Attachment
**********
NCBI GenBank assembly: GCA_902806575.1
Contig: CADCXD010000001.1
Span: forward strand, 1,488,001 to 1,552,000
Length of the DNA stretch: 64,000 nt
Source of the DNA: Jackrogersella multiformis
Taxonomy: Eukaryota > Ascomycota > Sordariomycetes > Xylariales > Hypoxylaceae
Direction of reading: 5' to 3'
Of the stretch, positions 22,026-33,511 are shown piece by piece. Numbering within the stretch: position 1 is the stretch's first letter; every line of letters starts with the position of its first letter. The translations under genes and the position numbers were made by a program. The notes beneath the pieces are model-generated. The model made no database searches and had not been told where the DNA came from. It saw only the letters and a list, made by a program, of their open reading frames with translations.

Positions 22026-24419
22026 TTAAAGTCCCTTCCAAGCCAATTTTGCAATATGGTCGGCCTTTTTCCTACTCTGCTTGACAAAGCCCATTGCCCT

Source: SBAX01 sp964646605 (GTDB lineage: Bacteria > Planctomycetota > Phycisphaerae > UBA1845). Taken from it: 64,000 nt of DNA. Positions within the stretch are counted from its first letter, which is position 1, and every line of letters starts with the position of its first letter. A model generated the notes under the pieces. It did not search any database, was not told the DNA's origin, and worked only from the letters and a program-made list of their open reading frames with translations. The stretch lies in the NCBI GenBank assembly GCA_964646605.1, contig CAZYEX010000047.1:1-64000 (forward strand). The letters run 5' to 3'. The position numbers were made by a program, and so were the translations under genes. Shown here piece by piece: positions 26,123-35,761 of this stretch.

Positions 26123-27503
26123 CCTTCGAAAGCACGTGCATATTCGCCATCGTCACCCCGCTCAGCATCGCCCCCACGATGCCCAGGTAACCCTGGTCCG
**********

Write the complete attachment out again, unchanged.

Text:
NCBI GenBank assembly: GCA_902806575.1
Contig: CADCXD010000001.1
Span: forward strand, 1,488,001 to 1,552,000
Length of the DNA stretch: 64,000 nt
Source of the DNA: Jackrogersella multiformis
Taxonomy: Eukaryota > Ascomycota > Sordariomycetes > Xylariales > Hypoxylaceae
Direction of reading: 5' to 3'
Of the stretch, positions 22,026-33,511 are shown piece by piece. Numbering within the stretch: position 1 is the stretch's first letter; every line of letters starts with the position of its first letter. The translations under genes and the position numbers were made by a program. The notes beneath the pieces are model-generated. The model made no database searches and had not been told where the DNA came from. It saw only the letters and a list, made by a program, of their open reading frames with translations.

Positions 22026-24419
22026 TTAAAGTCCCTTCCAAGCCAATTTTGCAATATGGTCGGCCTTTTTCCTACTCTGCTTGACAAAGCCCATTGCCCT

Source: SBAX01 sp964646605 (GTDB lineage: Bacteria > Planctomycetota > Phycisphaerae > UBA1845). Taken from it: 64,000 nt of DNA. Positions within the stretch are counted from its first letter, which is position 1, and every line of letters starts with the position of its first letter. A model generated the notes under the pieces. It did not search any database, was not told the DNA's origin, and worked only from the letters and a program-made list of their open reading frames with translations. The stretch lies in the NCBI GenBank assembly GCA_964646605.1, contig CAZYEX010000047.1:1-64000 (forward strand). The letters run 5' to 3'. The position numbers were made by a program, and so were the translations under genes. Shown here piece by piece: positions 26,123-35,761 of this stretch.

Positions 26123-27503
26123 CCTTCGAAAGCACGTGCATATTCGCCATCGTCACCCCGCTCAGCATCGCCCCCACGATGCCCAGGTAACCCTGGTCCG